If you were lucky enough to be a child of the ‘90s or ‘00s, then odds are you’ve seen the visual and aural phenomenon that is Disney’s Hercules at least 1000 times by now (and if not, then I have some serious questions about your childhood). The 1997 animated hit was released in the latter half of Disney’s Renaissance and gave audiences some of the most dazzling characters, animated sequences, and musical numbers in the Mouse House’s repertoire, some of which may still be on a certain author’s daily playlist (it’s fine).
As part of its ongoing mission to adapt its entire animated catalog into live-action blockbusters, Disney now aims to bring Hercules back to the big screen, this time with Aladdin’s Guy Ritchie at the helm. As thrilling as this is for those of us who still watch the film regularly (hi), Disney is at an Olympic disadvantage long before it even begins production. Not only is the company in the throes of a corporate restructure ⏤ resulting in layoffs and dropped Disney Plus properties and complicated by strikes and box office flops ⏤ but many of the live-action adaptations it has already released have been deemed misfires by critics and audiences alike. (Mulan? Unforgivable. Dumbo? Some of us may never recover.)
Before Hercules even has a chance of becoming the next Pinocchio (which boasts a 27% audience score on Rotten Tomatoes) or Peter Pan & Wendy, god forbid (a harrowing 11%), Disney needs to think long and hard about how it’s going to make the film an absolute smash. Part of that will entail casting the film’s characters perfectly, as the actors will be tasked with satisfying a legion of loyal fans who have adored Herc, Meg, Phil, and Pegasus since they were mere bébés. Unlike Hocus Pocus 2, which didn’t so much as drop the potion as smash it, Hercules can’t afford to fail ⏤ not if Disney wants its fanbase to continue shelling out money for its impending live-action lineup.
I’ve given this a lot of thought, and as much of a pay cut as Bob Iger would have to take in order to make it happen, here’s who I think Disney needs to cast in order for Hercules to go from potential zero to surefire hero.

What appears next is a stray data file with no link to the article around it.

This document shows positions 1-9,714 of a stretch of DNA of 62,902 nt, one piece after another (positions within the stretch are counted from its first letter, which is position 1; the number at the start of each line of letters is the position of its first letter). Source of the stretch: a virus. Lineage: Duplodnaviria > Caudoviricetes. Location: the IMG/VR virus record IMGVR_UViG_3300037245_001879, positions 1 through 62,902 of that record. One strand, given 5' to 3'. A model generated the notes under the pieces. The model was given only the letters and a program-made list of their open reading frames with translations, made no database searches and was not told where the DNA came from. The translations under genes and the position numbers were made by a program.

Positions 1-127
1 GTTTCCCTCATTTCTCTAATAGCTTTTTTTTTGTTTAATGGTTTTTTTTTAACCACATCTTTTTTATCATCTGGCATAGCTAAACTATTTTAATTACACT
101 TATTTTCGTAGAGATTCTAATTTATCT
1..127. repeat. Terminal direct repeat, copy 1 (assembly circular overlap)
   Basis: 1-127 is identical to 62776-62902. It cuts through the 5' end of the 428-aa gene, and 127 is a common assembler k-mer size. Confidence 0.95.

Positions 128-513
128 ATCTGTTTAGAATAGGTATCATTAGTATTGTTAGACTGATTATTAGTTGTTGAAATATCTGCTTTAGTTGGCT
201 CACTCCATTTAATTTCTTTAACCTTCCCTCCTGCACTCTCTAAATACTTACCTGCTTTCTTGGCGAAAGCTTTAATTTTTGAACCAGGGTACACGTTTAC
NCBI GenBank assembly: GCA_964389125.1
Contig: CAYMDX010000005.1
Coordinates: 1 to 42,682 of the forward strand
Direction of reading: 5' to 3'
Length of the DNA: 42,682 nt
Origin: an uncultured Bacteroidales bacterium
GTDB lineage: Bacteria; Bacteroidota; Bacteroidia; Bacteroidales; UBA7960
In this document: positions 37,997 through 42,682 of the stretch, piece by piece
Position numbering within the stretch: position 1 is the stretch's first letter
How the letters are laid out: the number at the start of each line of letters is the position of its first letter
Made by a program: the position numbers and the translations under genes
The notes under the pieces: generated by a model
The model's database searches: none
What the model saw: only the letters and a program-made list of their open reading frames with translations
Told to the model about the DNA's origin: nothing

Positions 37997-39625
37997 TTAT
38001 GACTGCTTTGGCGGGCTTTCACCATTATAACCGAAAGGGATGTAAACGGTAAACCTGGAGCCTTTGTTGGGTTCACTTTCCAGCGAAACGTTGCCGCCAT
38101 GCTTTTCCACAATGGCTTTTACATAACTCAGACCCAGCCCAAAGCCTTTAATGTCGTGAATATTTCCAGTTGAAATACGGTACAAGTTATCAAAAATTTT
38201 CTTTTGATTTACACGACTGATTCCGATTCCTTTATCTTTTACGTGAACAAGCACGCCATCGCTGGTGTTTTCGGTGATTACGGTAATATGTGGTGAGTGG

Jacob Elordi as Hercules
I won’t lie to you ⏤ I’ve seen Jacob Elordi act in one single project, and no, it wasn’t Euphoria. From that performance alone (in the devastating 2 Hearts), I can tell you a few things about him. One, he’s preposterously handsome. Two, he’s suspiciously tall. And three, if a hundred-headed hydra was galloping toward me at full speed and I was standing between him and Taron Egerton, Elordi is the one I’d nudge forward before hauling ass in the opposite direction.
Egerton, who has allegedly already been eyed for the role of Herc, is a fabulous actor and earned every inch of his Golden Globe for Rocketman, but I can’t shake the fact that my guy comes in at 5’ 9”, maybe 5’ 10” in a sensible Greek sandal. There’s nothing wrong with being 5’ 9”, of course (or a sensible Greek sandal), but Elordi is a towering 6’ 5”. Get that guy a sword and a one-sleeved tunic and he may actually stand a chance against a hydra, five Titans, and the Lord of the Underworld. I personally think Egerton would have more success with a pair of Adamantium claws, but maybe that’s just me. (It isn’t.)
Not only was Elordi born the day before Hercules was originally released in theaters (can we talk about planets aligning for a second?!), but he has a face that no human on Earth would mind staring at for two and a half hours and is already so ripped that packing on additional muscle wouldn’t be a problem. Sure, playing both wobbly-kneed Hercules and muscular Hunkules would require the Steve Rogers CGI treatment for the first part of the film, but that’s nothing Iger’s donated millions can’t cover.
As for Elordi’s singing ability, something tells me he’d be able to handle both “Go the Distance” and its reprise after a voice lesson or two (and if not, Disney can have High School Musical’s Zac Efron on vocal standby). With that baby face and those rippling pectorals, Elordi already puts the “glad” in “gladiator” and his casting would be picture-perfect. Some would even say euphoric. And speaking of Euphoria…
Zendaya as Megara
Listen to me very carefully: There is one actress who can play Megara (sorry, Ariana) and her name is Zendaya. Why? Because she’s Zenfreakingdaya. She’s the Emmy-winning, Golden Globe-grasping, People’s Choice Award powerhouse and former Disney Channel darling who is already such a legend, she doesn’t even need a last name.